Friday morning and it is snowing. Again. Eleven straight weekends of snow storms, which to be honest has been a blast, but now towards the end of March we are ready for spring to be sprung. Some of us have been ready for a while now.

But hey, is there really a better way to set off for (our first) winter's warm-weather break, than a nice gentle snow storm? As long as the plane can land and take off of course.

Which it does, right on schedule. Three hours later we were in shorts territory as requested. And by Saturday morning we were sitting outside ordering breakfast at The Havana Cafe in Chockoloskee. But I'm getting ahead of myself.

Orlando is one of those cities that takes forever to get away from. After 40 miles and more than an hour we were still in an endless parade of crappy strip malls necessitating a light every 400 yards and each light held up the main road traffic for two minutes or more. Naturally it is not possible for any of them ever to be green.

Eventually the lights and the strip malls started to thin out, then there was some arable land between the townships and finally we were into the orange groves. Miles and miles of oranges. The townships were replaced by shanty villages of mobile homes at regular intervals among the groves. Each was more decrepit than the last. The mildew on the outside gave them a dusty, abandoned look, but the occasional car, or washing on a line indicated that they were still in use. The really dead ones were parked together too close to get a door open, and generally leaning over at a perilous angle which presumably prevented them from being put to practical use.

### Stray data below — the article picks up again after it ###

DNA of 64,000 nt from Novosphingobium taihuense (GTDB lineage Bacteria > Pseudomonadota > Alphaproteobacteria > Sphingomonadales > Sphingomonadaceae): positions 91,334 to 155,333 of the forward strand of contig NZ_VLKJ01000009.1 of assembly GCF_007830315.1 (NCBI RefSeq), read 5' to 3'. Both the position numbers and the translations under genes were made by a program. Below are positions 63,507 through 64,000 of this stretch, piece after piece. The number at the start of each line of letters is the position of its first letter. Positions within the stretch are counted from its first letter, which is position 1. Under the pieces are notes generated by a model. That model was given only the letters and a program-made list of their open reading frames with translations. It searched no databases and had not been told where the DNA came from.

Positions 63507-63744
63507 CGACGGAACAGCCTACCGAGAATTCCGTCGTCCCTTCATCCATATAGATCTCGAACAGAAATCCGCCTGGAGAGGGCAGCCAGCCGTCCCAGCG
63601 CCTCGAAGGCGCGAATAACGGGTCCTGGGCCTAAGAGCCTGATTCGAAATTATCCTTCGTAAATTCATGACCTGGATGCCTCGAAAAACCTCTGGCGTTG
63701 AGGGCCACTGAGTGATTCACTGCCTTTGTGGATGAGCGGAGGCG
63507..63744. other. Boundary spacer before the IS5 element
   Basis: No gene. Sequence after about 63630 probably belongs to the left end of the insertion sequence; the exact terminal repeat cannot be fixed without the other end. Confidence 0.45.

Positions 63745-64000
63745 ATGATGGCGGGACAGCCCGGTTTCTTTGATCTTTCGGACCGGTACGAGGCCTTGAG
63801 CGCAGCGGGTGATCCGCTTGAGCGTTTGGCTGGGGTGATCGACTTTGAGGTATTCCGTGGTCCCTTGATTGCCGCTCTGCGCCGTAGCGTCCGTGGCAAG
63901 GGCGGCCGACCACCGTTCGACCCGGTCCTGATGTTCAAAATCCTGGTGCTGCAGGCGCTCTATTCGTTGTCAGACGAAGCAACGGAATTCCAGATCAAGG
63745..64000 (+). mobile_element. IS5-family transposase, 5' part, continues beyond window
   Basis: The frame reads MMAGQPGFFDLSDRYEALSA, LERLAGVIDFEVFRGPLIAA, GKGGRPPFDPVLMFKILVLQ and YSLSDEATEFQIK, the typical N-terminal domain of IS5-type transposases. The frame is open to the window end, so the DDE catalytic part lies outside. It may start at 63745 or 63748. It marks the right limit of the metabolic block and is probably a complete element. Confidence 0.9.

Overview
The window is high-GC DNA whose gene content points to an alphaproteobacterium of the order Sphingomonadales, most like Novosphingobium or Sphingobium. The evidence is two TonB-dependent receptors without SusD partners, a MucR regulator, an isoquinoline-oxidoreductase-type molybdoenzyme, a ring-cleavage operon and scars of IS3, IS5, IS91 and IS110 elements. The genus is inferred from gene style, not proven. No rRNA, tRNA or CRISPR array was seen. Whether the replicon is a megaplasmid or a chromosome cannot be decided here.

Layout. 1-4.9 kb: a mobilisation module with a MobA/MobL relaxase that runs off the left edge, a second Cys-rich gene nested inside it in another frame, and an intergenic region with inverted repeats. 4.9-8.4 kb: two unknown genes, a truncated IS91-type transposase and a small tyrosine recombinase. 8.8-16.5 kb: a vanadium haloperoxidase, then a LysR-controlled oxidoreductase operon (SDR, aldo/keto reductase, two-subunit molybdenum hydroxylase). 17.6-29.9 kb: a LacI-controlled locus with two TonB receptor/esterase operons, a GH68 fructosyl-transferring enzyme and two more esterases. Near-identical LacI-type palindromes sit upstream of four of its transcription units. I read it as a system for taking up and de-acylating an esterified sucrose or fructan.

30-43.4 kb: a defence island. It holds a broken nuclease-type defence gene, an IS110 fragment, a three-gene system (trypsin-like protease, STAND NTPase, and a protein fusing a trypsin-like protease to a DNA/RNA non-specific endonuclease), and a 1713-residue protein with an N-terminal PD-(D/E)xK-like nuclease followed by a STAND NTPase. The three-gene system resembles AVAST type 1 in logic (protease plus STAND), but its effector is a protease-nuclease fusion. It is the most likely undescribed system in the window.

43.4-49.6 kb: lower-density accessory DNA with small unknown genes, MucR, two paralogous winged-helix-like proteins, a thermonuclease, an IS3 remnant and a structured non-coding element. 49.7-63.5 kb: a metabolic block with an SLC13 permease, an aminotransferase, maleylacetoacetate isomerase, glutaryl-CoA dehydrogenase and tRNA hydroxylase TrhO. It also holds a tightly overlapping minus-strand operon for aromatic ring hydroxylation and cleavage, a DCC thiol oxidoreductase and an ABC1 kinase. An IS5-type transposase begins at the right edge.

Wherever there was a) any sort of water channel next the road b) a ribbon of dirt to park on c) no fencing, there were fishermen.

Every so often we passed an ancient school bus, their frequency implied that they were somehow in service. Together with the amount of fruit on the trees we reasoned that the mobile homes were temporary housing for migrant workers, and the busses were their transport. Of course the mobile in the name was not what made them temporary, it was the fact that the migrants only used them for part of the year before moving on. Likewise the bees, who's hives were stacked up on the side of the road for easy access. At least when they moved, they took their homes with them, moving gradually up the east coast on their trailers, some going as far as Maine before repeating the cycle.

Eventually we reached the Everglades. Or more accurately Big Cypress National Preserve was to the east of the road, and the Florida Panther National Wildlife Refuge was to the west. Dramatic signs warned of Panther Crossings. Less romantically also known as cougars or mountain lions, according to Wikipedia, in 2013 there were only about 160 still in the wild, so we counted our chances of turning one into road kill as slim. The 10 ft high fence running the whole length of the Refuge diminished our chances further. Open water, stands of tall trees, areas that looked like salt grass, there was no knowing what the flora was going to be like. Five minutes of one followed by five minutes of another. Most remarkable was the difference between one side of the road and other, as if it was some sort of geographical divide.